Up@dawn 2.0

Monday, December 5, 2016

Existentialism continued... Final report Part 2 H1

In the first installment I talked about Soren Kierkegaard and Friedrich Nietzsche and their history with this school of philosophy. As well as a few of the major concepts within this school. Along with this general overview of this i found another key idea that was reoccurring from book to book. That was the theme of authenticity.
Many existentialists consider this idea of authentic existence to be very important. This idea is that a person has to “create oneself” and then live in accordance with that self. How this coincides with authenticity is that a person should act as oneself or act as themselves not as “one acts” or as “one’s genes” requires. This authentic acting is in accordance with one’s freedom or one’s own nature. Seneca said “Man’s ideal state is realized when he has fulfilled the purpose for which he is born. And what is it that reason demands of him? Something very easy – that he live in accordance with his own nature.”. In direct contrast to the authentic, the inauthentic is the denial to live in accordance to this freedom. This can be many different things from pretending choices are meaningless or random, through convincing oneself that some form of determinism is true, to a sort of "mimicry" where one acts as "one should." How "one should" act is often determined by an image one has of how one such as oneself acts. These usually correspond to idea of a “social norm” but it also doesn’t mean that acting on some social norms is inauthentic. It would be hypocritical to stray away from all social norms because some of the main norms of our society are not easily unfollowed without major repercussions.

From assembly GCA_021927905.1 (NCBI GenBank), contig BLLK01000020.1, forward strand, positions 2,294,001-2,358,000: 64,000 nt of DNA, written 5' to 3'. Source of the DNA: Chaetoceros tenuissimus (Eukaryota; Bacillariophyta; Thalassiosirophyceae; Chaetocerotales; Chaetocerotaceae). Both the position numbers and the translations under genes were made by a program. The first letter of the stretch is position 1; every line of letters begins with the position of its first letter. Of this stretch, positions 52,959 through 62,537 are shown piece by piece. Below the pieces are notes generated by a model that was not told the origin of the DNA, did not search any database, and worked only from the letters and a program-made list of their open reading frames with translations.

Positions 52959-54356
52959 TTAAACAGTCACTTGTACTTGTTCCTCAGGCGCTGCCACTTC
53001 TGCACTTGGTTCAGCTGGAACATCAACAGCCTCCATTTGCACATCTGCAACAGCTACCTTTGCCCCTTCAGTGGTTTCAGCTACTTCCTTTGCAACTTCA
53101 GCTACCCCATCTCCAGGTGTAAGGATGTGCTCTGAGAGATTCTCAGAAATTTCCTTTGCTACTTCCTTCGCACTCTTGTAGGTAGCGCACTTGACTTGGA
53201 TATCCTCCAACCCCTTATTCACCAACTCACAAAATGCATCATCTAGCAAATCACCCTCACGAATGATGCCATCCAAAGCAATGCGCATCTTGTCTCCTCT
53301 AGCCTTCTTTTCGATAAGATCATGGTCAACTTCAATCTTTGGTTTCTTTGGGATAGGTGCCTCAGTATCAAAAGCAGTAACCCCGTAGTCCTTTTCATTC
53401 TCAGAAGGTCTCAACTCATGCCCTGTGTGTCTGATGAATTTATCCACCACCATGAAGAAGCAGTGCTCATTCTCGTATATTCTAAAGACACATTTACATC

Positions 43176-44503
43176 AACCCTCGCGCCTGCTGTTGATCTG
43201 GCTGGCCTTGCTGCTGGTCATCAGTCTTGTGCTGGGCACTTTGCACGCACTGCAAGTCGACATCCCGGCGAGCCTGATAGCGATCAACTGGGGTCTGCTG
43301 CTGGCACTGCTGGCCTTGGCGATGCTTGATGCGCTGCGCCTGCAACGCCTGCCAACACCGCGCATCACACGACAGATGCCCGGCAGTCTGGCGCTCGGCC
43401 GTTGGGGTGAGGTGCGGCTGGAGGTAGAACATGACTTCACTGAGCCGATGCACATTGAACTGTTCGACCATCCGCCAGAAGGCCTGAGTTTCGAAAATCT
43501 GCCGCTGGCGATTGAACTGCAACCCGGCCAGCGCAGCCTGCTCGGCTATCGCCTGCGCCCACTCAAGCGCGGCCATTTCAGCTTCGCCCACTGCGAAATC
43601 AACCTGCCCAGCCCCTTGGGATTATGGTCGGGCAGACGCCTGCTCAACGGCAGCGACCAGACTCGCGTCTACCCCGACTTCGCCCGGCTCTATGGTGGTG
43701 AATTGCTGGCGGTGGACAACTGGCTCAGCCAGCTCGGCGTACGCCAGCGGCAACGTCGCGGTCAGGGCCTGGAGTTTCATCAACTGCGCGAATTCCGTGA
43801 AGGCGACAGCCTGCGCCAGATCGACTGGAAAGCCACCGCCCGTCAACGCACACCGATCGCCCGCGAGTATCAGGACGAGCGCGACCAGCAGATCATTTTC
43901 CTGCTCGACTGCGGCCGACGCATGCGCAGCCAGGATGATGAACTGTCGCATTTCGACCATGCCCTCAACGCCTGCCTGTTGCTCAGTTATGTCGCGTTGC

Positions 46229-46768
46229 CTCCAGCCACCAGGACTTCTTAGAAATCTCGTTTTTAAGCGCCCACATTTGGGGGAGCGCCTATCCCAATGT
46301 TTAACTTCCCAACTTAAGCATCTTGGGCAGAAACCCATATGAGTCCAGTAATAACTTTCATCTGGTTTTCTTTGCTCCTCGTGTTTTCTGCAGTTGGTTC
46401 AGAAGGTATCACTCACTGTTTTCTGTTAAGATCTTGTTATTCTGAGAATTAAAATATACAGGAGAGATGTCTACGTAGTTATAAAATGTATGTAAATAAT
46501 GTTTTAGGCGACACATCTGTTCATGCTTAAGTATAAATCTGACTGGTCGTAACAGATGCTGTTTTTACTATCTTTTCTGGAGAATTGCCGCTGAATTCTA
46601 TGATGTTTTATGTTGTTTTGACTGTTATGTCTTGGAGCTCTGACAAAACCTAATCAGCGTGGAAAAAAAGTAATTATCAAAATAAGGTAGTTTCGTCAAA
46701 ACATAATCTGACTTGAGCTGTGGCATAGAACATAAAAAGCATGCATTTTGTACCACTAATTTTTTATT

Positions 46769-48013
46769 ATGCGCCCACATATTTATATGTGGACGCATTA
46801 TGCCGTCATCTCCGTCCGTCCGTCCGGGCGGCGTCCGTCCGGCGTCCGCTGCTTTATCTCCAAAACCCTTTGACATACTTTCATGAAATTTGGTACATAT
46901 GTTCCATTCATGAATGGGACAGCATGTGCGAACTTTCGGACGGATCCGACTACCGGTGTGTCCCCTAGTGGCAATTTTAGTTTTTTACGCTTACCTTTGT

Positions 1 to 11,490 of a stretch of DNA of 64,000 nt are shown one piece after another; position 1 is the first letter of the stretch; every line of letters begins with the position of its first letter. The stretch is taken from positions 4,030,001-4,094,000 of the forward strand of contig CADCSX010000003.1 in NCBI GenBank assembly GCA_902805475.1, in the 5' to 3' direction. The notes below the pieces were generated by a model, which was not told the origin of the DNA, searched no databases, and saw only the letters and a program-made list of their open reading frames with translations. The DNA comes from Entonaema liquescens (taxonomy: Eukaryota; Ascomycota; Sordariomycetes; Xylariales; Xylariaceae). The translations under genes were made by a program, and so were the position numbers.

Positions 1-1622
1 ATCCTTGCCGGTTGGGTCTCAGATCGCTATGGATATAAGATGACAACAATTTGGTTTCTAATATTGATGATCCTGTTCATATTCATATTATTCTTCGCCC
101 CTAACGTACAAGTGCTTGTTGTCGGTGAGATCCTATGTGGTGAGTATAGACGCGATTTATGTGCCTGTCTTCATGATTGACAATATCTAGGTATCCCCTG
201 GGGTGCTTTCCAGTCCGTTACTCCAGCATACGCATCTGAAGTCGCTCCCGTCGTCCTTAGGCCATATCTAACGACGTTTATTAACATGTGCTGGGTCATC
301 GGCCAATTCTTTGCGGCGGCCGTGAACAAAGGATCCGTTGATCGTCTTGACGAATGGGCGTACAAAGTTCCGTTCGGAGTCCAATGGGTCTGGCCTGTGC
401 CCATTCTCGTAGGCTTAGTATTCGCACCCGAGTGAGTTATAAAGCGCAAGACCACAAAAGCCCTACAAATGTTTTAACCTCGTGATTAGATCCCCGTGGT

A major existentialist Martin Heidegger had a different idea to Authenticity but was still based on what was discussed in the first paragraph. Heidegger uses the term ‘‘authenticity’’ to indicate that someone is being themselves existentially. This is deeper than being oneself behaviorally or psychologically. To be oneself existentially means to exist according to one’s nature or essence, which transcends day-to-day behavior or activities or thinking about self. Because existential authenticity is experience-oriented, the existential self is transient, not enduring, and not conforming to a type. It changes from moment to moment. As a result, a person is not authentic or inauthentic all the time. There is no authentic self. One can only momentarily be authentic in different situations. Thus, there are no authentic and inauthentic people, as much as researchers might like there to be such handy categories. At their most extreme, some people might prefer to be authentic most of the time while some prefer being inauthentic most of the time. All people have the capacity, if not the will, to change from being authentic to being inauthentic or vice versa at any moment.